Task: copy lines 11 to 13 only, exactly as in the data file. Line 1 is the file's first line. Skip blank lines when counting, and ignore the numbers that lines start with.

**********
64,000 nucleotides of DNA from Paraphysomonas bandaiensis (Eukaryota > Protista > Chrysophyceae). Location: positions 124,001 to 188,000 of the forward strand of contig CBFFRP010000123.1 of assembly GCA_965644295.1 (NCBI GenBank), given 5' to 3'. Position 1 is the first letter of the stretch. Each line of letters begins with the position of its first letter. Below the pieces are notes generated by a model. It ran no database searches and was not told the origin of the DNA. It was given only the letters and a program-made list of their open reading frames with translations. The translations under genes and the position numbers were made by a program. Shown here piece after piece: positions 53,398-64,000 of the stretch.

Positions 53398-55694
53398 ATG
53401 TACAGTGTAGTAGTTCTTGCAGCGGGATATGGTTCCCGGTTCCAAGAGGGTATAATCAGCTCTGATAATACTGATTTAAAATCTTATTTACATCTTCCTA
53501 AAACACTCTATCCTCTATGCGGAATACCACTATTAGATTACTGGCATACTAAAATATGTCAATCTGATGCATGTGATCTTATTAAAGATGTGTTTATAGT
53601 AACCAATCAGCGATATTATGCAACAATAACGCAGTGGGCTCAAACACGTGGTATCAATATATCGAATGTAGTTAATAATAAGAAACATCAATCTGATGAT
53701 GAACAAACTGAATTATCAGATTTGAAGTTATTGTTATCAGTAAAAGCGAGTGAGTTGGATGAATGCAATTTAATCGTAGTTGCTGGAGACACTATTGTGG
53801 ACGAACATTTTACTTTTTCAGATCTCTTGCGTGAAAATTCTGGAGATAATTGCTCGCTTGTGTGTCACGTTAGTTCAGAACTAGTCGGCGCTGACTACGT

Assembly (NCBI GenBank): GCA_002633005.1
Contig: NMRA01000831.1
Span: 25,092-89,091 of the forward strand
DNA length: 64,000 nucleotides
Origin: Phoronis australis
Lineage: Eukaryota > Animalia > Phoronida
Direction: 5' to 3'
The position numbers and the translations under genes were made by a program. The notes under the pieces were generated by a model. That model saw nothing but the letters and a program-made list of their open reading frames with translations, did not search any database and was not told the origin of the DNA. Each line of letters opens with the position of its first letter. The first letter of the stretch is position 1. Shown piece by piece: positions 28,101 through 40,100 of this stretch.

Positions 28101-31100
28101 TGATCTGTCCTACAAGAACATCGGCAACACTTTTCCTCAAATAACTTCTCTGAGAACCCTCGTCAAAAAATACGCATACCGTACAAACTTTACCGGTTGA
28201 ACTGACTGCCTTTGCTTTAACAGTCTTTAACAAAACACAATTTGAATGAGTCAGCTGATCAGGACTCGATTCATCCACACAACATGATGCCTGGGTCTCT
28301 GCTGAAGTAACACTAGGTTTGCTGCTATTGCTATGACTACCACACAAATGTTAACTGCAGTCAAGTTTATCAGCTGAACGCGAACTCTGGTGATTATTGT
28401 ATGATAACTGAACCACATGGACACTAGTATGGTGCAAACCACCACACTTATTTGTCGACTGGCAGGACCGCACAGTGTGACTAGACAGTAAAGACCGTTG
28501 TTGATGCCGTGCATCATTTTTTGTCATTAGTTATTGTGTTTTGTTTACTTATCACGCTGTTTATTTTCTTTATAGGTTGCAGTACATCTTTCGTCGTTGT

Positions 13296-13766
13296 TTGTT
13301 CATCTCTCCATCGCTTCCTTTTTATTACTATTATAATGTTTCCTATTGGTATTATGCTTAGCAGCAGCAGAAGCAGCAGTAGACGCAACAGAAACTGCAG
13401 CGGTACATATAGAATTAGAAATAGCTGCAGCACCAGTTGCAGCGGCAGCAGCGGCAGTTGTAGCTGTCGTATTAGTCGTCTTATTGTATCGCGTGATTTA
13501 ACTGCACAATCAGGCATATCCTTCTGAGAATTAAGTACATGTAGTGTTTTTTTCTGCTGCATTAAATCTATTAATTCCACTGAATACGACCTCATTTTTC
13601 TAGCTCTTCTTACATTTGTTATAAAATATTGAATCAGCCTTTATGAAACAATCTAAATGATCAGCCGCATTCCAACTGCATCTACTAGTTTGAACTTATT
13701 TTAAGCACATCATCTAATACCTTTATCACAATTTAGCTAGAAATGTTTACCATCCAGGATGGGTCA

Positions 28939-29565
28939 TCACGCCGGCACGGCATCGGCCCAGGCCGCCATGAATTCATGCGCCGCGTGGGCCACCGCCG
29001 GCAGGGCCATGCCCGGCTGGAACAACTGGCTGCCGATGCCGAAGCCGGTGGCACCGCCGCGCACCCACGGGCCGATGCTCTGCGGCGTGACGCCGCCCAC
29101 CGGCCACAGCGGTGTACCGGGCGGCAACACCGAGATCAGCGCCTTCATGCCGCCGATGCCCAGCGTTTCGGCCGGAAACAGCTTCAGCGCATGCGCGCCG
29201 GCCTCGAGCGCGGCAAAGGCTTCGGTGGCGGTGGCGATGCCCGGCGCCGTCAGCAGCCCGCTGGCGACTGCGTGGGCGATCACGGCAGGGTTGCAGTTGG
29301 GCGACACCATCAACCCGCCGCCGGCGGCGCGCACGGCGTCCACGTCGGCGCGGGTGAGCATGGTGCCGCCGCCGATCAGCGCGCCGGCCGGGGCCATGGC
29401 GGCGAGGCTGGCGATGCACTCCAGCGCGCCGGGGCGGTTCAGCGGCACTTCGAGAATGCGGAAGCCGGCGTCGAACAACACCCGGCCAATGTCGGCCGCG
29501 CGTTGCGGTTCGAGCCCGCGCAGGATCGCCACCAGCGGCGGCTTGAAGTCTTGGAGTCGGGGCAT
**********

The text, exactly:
Span: 25,092-89,091 of the forward strand
DNA length: 64,000 nucleotides
Origin: Phoronis australis